You can easily spot the relations between the driving activities as they are presented with solid line.
If you are viewing the EPS using the Project View, you can also use the Bottom view to display Schedule Settings for each of the multiple projects in your project plan. Schedule settings provide information about how are the Critical Tasks on the project defined, how is the Total Float calculated, what scheduling logic is used to schedule the project and more.
3. The Critical Column in the Activity View
Critical activities can be additionally displayed in the tabular view on the left side of the ScheduleReader interface, by simply adding the Critical column while viewing project data in the Activity View.
The Critical column consists of two values, “Yes” for the activities that lie on the critical path and “No” for the others.
4. Use Filters
A handy feature in SchedulerReader that allows you to show or hide activities by using the Critical filter. This will isolate and display only the activities that lie on the Critical Path of the project, which is very useful if the project contains a large number of activities.
Different predefined filters exist such as a filter for the Longest Path, as well as the ability to create custom ones.
What is the Longest Path?
The Longest path represents the sequence of activities (path) with the highest Total Duration value, or in other words the path with activities that takes the longest time to complete.
Critical Path vs Longest Path. What is the difference?
A Longest Path is a Critical Path, but not all Critical Paths are the Longest. On time completion of the activities on the Longest Path also results in on time finished project.
5. Graphical Reports - Available in the PRO Version
Test the Critical Path Integrity With a DCMA 14 Report
The DCMA 14 report in ScheduleReader can be used to quickly test the logic of the schedule network, including the critical path which is one of the 14 check point of this report.
The DCMA 14 Report can also test your Critical Path Length Index (CPLI) and additionally alert you if you have missing predecessors or successors activities, dates and float logic anomalies.
The report data can even be exported in Excel and shared with schedulers who can go back to review and make changes to the project schedule.
Create a Custom Report with Critical Activities
The custom reports in ScheduleReader PRO allow you to create table and chart like reports on which you can include different parameters from the project. You can make combinations of both types, in order to compare data side by side or present your summary in a single chart which can take different forms such as bar, column, line.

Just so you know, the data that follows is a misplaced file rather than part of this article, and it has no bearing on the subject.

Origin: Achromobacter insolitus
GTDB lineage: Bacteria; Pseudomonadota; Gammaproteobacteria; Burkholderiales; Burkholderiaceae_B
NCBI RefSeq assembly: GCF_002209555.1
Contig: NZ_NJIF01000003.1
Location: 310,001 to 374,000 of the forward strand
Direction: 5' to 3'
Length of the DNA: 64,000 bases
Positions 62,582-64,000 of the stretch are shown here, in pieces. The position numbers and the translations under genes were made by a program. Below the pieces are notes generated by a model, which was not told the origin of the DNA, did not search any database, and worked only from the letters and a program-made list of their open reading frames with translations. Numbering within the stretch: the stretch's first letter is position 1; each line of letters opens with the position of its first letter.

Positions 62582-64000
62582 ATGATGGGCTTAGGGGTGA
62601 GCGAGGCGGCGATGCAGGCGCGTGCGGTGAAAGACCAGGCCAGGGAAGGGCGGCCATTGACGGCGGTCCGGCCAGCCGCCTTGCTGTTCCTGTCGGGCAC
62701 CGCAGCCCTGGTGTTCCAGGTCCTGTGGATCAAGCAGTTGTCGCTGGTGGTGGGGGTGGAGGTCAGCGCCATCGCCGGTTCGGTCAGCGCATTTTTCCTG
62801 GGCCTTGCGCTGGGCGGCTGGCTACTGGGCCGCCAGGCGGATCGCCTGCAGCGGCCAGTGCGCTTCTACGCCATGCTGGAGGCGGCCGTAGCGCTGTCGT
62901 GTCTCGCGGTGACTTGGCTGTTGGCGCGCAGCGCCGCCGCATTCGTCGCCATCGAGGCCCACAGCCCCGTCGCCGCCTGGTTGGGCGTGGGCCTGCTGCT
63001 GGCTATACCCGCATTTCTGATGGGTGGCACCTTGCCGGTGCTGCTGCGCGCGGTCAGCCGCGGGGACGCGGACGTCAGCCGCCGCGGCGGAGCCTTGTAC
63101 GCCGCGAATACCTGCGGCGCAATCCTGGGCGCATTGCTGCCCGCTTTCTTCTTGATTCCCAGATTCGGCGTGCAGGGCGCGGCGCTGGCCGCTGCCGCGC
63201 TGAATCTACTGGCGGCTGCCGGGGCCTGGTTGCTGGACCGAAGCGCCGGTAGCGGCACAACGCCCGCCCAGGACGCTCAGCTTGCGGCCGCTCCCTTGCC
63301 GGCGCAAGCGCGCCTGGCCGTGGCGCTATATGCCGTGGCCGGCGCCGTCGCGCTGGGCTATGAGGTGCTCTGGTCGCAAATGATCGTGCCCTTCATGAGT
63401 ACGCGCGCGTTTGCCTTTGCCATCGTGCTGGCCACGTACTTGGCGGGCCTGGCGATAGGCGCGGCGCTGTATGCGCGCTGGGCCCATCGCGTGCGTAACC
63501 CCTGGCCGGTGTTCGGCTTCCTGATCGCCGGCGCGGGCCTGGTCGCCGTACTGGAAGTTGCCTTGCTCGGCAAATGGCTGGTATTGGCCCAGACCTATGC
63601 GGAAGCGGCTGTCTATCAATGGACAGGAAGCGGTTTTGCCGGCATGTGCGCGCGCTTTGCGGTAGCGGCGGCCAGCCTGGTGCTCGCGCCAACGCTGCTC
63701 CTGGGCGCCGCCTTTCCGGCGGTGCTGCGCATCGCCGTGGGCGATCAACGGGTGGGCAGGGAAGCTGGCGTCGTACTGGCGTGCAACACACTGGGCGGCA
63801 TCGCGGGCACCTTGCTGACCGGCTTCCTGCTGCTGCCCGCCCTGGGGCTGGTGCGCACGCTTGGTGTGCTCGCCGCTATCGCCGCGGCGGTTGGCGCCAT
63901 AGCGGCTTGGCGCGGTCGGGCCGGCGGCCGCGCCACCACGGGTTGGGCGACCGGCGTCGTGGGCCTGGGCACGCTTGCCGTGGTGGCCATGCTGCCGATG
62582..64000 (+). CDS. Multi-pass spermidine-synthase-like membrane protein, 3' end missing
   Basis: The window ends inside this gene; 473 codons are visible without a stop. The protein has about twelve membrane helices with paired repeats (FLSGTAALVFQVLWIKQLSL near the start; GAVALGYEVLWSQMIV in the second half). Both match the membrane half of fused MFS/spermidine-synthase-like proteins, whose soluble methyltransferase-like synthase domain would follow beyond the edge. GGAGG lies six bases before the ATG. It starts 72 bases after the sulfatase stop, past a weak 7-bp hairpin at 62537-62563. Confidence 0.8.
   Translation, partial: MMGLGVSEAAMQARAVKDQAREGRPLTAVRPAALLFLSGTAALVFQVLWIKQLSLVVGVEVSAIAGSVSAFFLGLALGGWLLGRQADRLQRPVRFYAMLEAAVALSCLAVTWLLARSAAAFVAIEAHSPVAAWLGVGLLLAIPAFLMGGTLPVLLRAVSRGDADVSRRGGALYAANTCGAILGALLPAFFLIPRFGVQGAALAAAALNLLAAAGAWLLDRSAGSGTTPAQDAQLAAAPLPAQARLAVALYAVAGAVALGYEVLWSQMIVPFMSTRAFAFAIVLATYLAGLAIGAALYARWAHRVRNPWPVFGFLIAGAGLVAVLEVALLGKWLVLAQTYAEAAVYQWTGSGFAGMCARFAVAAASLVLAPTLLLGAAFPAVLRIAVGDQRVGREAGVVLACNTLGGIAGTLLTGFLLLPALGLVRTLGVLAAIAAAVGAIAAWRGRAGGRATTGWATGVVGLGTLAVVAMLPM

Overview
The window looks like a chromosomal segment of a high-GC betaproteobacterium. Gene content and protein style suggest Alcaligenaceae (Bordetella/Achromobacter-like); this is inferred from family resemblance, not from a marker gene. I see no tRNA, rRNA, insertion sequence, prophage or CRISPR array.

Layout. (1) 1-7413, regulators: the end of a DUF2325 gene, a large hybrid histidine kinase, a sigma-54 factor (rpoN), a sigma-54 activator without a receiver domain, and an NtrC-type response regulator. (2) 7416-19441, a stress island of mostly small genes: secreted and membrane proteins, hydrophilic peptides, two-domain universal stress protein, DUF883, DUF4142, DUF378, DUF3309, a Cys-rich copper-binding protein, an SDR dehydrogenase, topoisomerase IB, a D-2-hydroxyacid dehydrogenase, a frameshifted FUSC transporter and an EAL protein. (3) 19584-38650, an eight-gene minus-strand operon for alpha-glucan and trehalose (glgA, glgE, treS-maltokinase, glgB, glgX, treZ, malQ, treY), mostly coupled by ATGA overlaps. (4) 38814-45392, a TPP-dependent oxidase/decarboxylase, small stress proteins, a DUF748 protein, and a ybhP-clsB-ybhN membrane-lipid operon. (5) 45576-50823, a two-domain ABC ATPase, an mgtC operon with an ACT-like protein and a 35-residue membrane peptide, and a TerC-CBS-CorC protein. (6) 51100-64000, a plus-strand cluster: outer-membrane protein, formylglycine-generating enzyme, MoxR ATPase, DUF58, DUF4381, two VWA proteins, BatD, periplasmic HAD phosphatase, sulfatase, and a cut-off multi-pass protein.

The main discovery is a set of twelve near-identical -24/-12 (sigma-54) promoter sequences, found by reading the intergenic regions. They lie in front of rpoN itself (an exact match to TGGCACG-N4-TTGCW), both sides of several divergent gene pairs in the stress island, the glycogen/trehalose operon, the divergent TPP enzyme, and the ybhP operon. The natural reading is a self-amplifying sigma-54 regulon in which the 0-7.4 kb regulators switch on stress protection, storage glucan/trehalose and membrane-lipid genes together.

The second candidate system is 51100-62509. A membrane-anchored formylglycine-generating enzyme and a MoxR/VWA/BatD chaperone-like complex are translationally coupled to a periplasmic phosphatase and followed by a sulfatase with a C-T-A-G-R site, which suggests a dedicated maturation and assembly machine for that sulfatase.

The dynamic graphical reports in ScheduleReader can be used to create a critical path report.
The reports are saved on the application level, which means you can access them at any time and re-apply them to different proejcts imported in the Reader. You can also export them and further distribute them to other project stakeholders who can import and view them in their ScheduleReader.
Use the Critical Activity Filter in the Activity Reports
The PRO version of ScheduleReader also features predefined Activity Reports, where you can apply the Critical filter and get different data (activity status, activity units and activity steps information) with a focus on the selected critical activities.
The Importance of Critical Path Management
CPM scheduling makes it possible to logically calculate the project duration and keep everyone focused on their tasks during the project execution. It brings clarity and helps project teams to better understand the project before it starts and maintain greater control of events after.
At the core of CPM Scheduling lies the critical path, which is essential to keep a track off in order to successfully manage the project, and ScheduleReader is a the perfect utility tool that anyone can use to quickly visualize the critical path projects in the XER and XML file format.
Visualizing the critical path allows tasks to be prioritized and managed on time. This is what essentialy helps keep projects on schedule.
Construction Project Managers
By visualizing the layout of the of the work in phases with ScheduleReader, construction project managers can keep periodic control and timely engage and coordinate with other contractors and sub-contractors in the project.
By tracking the project’s critical path they can get a clear understanding of which steps to take to put late projects back on track and avoid project delays. PM’s can use look-ahead filters in combination with critical and other filters to create different schedule views and manage activities while relying on the Critical Path Methodology to bring business decisions as the project progresses.
The Crtiical Path Method of scheduling allows schedulers to create structured, logical schedules and set objectives for everyone to follow in order to for the project to be completed successfully.
It is considered efficient scheduling because its separates critical activities, the ones that cannot be postponed, from activities that can be performed in parallel, and provides a clear picture of the project time frame, and every participant’s role at each stage of the project.
CPM also helps schedulers to access the impact of different events affecting the project and incorporate changes to project structure by following a standard set of logic.
Visualizing the critical path allows greater control over risks and uncertainty. It allows project controls professionals to better control project progress, costs and timely avoid any potential project delays. Project controls can also refer to CPM scheduling to evaluate the project progress, the teams and subcontractor performance.
In the events of a dispute, CPM schedules can even play an important role in assisting consultants in arbitration processes, where they need to demonstrate how a project was executed and what was critical at the time.
Analysis of the critical path can also help project owners in defining change orders, granting time extensions and more.
About the Author:
Vivien Goldstrong is a Consultant, Author and Planning Manager with 22 years of experience and expertise in implementation and consultancy related to Oracle® Primavera P6.